The false myths about the sale of data.

Mar 08, 2021 4 min read
The false myths about the sale of data.

Let's debunk some myths about data sale and how you can benefit from it.

Technology has advanced more in recent decades than in all of its previous history. Data is part of this advance and its use will continue to increase.

Until now, data was collected from computers and mobile devices of all kinds through a multitude of services. But many everyday objects connected to the Internet (Internet of Things or IoT) are being incorporated from which data is also collected. This new revolution only reinforces the upward trend in data usage.

"There are expected to be 21.5 billion units connected to the Internet in 2025."

The data that is collected is analyzed together, to extract patterns or trends that are used to improve a product or service, as well as work processes or even produce social advances.

Photo by NASA on Unsplash

Here are some of the false myths surrounding data sales.

MYTH: They are only used by large corporations.

While it is true that all large corporations collect and analyze data, all types of businesses can benefit from big data.

First, not only large companies can afford to buy data, there are affordable solutions for every type of business.

On the other hand, it is a mistake to assume that small businesses do not have access to the technology necessary to handle data. This technology is accessible and in many cases open source.

In addition, a small business will provide certain benefits in the management of data, for example, they will treat it in a more personalized and, possibly, effective way.

"Spending on data center systems is expected to reach $ 208 billion in 2021, a 2.8 percent increase from the previous year."

MYTH: Data is only used for financial reasons.

The information obtained from the data can help a company to improve decision-making, to know if a sales strategy is working in real time, it allows knowing their consumers and anticipating their needs, as well as detecting failures in customer service. They also allow them to identify new opportunities. It is not surprising that they are such a valued tool as they are a great sales instrument.

But the data has uses beyond marketing. Its advantages have begun to be seen in other fields such as medicine. A current example is the use of big data to predict the curves of the pandemic. Another example in this area are the mobile applications developed during the health crisis to find out if an individual has been in contact with someone infected, and thus reduce infections.

Its potential has also been demonstrated in areas such as ecology. Green data, which is big data applied to environmental sustainability, has the multiple purpose of helping to reduce water and energy consumption, improve waste management or improve air quality.

The data also allow for rapid contingency and prevention measures for populations before they are affected by natural crises, such as droughts or floods, and can even prevent famines in the most vulnerable areas.

And these are just some of its uses focused on a social good. Many organizations are working with big data to promote progress, and many others are beginning to incorporate it.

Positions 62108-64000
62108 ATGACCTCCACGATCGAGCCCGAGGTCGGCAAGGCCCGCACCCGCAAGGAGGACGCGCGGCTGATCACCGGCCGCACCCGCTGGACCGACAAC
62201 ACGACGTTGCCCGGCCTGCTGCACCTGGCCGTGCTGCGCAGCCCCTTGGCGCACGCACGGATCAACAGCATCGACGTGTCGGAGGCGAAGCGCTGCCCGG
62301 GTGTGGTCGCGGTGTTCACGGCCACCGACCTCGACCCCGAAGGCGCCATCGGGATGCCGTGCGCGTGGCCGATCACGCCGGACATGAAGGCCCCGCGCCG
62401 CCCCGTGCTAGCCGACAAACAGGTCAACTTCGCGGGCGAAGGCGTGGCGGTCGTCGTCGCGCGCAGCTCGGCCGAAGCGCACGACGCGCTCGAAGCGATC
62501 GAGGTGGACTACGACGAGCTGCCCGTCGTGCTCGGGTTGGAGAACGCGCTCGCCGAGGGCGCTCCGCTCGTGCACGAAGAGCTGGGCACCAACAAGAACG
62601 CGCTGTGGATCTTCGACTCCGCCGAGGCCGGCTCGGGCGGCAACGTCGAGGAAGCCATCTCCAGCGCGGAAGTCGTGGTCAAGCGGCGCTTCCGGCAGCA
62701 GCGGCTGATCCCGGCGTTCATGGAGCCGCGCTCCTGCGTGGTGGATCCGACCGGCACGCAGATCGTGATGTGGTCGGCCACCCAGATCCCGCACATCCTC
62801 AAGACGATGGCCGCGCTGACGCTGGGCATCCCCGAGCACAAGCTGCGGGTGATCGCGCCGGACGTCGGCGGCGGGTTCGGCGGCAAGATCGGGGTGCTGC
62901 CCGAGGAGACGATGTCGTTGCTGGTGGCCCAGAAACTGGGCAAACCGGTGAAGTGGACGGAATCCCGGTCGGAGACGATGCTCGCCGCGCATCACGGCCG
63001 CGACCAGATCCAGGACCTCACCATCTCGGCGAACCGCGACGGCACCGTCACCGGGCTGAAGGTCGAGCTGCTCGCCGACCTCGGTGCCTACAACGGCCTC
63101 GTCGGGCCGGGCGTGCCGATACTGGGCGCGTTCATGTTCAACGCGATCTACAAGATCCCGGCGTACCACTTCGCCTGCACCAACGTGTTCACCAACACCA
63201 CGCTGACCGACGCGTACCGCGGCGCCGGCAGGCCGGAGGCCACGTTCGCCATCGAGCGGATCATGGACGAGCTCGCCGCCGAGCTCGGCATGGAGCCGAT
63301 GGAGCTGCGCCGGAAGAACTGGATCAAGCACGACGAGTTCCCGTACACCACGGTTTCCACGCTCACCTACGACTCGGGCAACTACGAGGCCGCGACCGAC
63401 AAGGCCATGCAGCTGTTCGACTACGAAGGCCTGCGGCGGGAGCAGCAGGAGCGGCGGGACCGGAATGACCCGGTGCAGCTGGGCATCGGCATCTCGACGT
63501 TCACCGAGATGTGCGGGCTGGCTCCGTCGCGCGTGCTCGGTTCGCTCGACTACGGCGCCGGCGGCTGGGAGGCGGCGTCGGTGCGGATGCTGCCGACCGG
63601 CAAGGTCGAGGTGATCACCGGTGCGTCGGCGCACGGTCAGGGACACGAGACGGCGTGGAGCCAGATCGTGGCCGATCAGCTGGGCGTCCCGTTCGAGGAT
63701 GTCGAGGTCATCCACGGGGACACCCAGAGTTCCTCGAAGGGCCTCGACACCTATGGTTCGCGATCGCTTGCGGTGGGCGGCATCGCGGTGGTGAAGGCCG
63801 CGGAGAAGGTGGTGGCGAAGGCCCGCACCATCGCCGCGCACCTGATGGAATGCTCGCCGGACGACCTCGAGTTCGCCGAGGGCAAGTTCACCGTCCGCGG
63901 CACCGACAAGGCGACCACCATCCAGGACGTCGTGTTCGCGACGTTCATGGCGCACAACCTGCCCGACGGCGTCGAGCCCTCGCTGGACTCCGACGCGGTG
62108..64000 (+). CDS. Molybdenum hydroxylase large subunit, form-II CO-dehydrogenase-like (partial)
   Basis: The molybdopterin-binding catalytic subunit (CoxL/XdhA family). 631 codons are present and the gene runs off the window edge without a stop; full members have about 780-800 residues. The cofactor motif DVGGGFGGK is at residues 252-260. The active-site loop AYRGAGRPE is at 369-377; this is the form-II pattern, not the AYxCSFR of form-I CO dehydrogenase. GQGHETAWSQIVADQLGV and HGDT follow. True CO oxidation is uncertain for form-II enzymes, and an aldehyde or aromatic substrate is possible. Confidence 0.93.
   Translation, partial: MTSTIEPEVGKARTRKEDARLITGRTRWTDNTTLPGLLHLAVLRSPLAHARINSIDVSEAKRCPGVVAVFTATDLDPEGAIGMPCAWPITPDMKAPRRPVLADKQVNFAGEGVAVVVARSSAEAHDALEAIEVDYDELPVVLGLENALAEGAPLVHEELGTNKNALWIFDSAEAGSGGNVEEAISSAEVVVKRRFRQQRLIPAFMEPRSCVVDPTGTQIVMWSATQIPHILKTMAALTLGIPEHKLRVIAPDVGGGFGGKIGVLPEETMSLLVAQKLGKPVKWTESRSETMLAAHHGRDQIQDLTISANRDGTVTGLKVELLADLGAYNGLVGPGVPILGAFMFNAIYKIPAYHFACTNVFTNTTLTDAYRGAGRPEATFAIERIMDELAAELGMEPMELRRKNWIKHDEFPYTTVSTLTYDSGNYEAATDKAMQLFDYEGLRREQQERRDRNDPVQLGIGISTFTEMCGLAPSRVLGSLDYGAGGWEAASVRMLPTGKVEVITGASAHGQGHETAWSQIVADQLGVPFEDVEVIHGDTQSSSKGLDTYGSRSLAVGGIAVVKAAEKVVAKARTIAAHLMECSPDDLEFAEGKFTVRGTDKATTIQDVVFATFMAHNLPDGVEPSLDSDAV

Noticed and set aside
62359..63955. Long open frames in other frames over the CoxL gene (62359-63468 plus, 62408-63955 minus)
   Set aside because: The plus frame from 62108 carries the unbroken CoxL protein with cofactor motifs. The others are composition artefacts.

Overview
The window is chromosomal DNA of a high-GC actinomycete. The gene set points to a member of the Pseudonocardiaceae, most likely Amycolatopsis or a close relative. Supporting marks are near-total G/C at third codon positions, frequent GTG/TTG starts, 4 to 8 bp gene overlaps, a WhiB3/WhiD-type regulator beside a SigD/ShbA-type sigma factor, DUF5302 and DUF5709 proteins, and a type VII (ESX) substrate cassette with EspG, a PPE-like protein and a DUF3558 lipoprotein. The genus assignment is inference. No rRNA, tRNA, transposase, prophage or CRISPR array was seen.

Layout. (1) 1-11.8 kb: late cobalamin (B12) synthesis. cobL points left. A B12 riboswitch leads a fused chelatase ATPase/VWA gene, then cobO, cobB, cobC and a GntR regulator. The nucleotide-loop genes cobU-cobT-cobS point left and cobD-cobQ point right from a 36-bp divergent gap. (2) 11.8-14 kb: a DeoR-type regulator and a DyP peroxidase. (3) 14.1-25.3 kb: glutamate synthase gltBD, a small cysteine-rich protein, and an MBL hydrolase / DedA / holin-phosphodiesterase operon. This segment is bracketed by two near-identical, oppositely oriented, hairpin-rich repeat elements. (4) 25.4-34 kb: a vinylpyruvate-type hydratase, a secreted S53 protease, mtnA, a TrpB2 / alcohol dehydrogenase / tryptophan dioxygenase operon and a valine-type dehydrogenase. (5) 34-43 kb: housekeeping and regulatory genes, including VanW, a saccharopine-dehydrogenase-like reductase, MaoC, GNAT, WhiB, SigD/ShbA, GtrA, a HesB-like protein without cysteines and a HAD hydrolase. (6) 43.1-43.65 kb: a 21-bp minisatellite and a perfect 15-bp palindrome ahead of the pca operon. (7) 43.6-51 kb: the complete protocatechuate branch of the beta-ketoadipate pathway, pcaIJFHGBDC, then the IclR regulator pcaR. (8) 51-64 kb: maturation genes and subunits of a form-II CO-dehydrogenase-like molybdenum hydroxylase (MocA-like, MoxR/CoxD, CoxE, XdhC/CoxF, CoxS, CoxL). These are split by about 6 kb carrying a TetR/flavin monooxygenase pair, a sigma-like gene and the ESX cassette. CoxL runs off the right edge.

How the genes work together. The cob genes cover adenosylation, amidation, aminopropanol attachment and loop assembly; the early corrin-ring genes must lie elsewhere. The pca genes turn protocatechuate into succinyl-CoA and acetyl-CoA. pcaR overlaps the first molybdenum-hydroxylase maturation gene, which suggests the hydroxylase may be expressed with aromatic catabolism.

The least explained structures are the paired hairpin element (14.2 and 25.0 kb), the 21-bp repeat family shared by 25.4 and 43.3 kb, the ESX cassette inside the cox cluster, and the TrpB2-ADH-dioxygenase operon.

MYTH: Data is eliminating many jobs.

No machine can replace the intelligence, perception and creativity of a person. Even for data analysis, human reasoning is needed. The data provides a knowledge base from which actions can be taken. They are a tool at our service.

MYTH: The data violates the privacy of the user.

The data that is collected from the user can only be destined for the use for which it has been authorized. In addition, users have rights with which to defend themselves such as access, rectification, suspension, opposition, limitation of treatment and portability.

Many users are not aware that this technology has been applied in many of their daily activities for years, allowing advances that improve them.

It is our right to know what data is collected and to decide whether to authorize its use.

From Monedata we want to contribute to improving the user experience, making it easier and more transparent, that is why our project has the advice of experts in the field and we comply with privacy regulations such as GDPR or their equivalent in other territories. We adapt to changes and help Publishers to respect the privacy of their users.

At Monedata we carefully choose the companies we decide to work with. We only incorporate them after careful analysis and testing in small apps.

We are also interested in knowing the use of big data by them and we try to have as personal a relationship as possible with its members.

An example of the use of the data collected by one of our collaborating companies is to improve mobile phone coverage, crossing anonymous location data and signal quality.

We cannot be held responsible for the use that these companies will make of the data, but if at any time we detect that they are acting improperly, our technology allows us to stop sharing data with that company immediately. A guarantee that we offer to Publishers that represents a differential advantage to integrating different SDKs independently.


Bibliography:

Statista
Data for Good
Gesi


Illustration by Monica Galan

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